Scotland is considered one of the most progressive countries in Europe in terms of lesbian, gay, bisexual, transgender and intersex (LGBTI) equality.
We aim to preserve and advance Scotland's reputation as one of the most progressive countries in Europe in terms of lesbian, gay, bisexual, transgender and intersex (LGBTI) equality.
- were the first UK country to consult on same-sex marriage and subsequently legalised it through the Marriage and Civil Partnership (Scotland) Act 2014
- have included intersex as part of our equality approach since 2014
- are working with the Scottish Transgender Alliance (STA) to increase the level of understanding of issues around gender identity and reassignment
- have established and funded organisations dedicated to stopping LGBTI-related bullying and discrimination
- provide funding to LGBTI organisations
We developed much of our current LGBTI policy around the Equality Act 2010, which:
- makes it unlawful to discriminate on the basis of sexual orientation
- provides protection to transgender people who are proposing to undergo, are undergoing, or have undergone part of a gender reassignment process
We make equality considerations part of our everyday work. Find out more about: mainstreaming equality.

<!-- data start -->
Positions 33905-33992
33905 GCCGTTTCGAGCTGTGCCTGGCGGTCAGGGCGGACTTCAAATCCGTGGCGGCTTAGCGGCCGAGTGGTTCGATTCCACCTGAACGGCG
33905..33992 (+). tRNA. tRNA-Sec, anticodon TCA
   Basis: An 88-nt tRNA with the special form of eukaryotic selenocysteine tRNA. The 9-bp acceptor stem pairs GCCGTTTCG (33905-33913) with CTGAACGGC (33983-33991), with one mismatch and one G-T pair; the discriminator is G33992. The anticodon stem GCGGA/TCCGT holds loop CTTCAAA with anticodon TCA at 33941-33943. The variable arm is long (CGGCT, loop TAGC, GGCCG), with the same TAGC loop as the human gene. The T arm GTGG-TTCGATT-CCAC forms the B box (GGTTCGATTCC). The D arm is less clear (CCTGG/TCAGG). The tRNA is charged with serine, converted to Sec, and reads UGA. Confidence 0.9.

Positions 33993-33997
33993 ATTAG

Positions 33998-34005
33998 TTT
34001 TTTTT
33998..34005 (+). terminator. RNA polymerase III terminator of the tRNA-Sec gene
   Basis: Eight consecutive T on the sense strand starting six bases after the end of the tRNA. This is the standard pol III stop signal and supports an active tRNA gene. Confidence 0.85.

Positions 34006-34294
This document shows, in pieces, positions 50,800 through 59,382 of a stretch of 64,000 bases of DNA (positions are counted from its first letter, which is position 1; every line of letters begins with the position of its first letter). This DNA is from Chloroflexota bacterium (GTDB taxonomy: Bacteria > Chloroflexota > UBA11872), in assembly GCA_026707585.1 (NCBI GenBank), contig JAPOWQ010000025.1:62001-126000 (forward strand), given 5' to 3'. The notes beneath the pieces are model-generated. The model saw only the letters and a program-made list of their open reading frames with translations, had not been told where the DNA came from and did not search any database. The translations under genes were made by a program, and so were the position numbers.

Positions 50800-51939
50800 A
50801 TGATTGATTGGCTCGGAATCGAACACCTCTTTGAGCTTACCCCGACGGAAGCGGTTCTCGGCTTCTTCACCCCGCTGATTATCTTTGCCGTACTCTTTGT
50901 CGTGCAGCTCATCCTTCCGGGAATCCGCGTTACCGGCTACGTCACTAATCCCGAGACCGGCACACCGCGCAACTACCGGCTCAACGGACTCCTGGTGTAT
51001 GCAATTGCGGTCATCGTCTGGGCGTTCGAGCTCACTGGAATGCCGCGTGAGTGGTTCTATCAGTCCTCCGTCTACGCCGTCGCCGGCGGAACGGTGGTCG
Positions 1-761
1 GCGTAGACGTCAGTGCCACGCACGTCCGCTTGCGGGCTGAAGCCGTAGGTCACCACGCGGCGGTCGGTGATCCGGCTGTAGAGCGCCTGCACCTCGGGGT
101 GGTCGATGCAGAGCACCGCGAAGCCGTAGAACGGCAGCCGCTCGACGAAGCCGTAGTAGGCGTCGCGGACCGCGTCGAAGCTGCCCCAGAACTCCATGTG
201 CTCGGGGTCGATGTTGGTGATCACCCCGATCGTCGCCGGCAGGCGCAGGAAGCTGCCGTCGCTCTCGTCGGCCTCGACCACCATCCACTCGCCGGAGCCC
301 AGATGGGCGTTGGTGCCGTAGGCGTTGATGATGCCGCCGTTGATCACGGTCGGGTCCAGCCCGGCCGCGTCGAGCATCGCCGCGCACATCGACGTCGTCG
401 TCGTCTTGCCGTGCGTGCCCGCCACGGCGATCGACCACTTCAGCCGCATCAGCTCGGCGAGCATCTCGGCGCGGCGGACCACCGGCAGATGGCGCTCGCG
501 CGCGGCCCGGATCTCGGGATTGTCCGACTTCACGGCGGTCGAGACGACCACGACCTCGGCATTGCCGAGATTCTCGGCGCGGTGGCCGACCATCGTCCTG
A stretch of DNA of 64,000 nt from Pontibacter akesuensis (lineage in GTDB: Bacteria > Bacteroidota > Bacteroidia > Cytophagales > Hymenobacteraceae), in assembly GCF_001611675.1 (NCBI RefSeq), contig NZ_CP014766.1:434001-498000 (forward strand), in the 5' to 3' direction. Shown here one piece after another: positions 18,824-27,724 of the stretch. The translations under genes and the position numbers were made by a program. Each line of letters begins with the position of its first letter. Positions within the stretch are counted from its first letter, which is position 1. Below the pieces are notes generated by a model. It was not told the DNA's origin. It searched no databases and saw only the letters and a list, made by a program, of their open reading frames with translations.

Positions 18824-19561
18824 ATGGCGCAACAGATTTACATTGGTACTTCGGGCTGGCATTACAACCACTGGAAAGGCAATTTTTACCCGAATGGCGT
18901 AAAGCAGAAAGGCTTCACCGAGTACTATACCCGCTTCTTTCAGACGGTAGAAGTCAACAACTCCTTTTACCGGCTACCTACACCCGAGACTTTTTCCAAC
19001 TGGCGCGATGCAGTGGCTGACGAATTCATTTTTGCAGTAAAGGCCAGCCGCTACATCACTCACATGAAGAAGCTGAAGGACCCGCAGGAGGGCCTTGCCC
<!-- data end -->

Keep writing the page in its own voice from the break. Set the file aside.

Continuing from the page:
In its 2015 Rainbow Map, the European Region of the International Lesbian, Gay, Bisexual, Trans and Intersex Association (ILGA Europe) ranked Scotland as the most inclusive for LGBTI equality and human rights legislation (it met 92% of the ILGA's 48-point criteria).
This is largely the result of the introduction of the Marriage and Civil Partnership (Scotland) Act 2014 and the inclusion of intersex as part of our equality approach.
Bills and legislation
- the Marriage and Civil Partnership (Scotland) Act 2014
- the Sexual Offences (Scotland) Act 2009, which eliminated sexual orientation and gender identity discrimination from sexual offences law
- robust hate crime legislation via the Offences (Aggravation by Prejudice) (Scotland) Act 2009. The definition of gender identity/transgender (with transgender identity) used in this legislation is considered to be the most inclusive definition in use
- the Adoption and Children (Scotland) Act 2007, which extended the law on adoption to allow same-sex couples to adopt jointly
Email: firstname.lastname@example.org - Central Enquiry Unit
Telephone: 0300 244 4000 - Central Enquiry Unit
Directorate for Local Government and Communities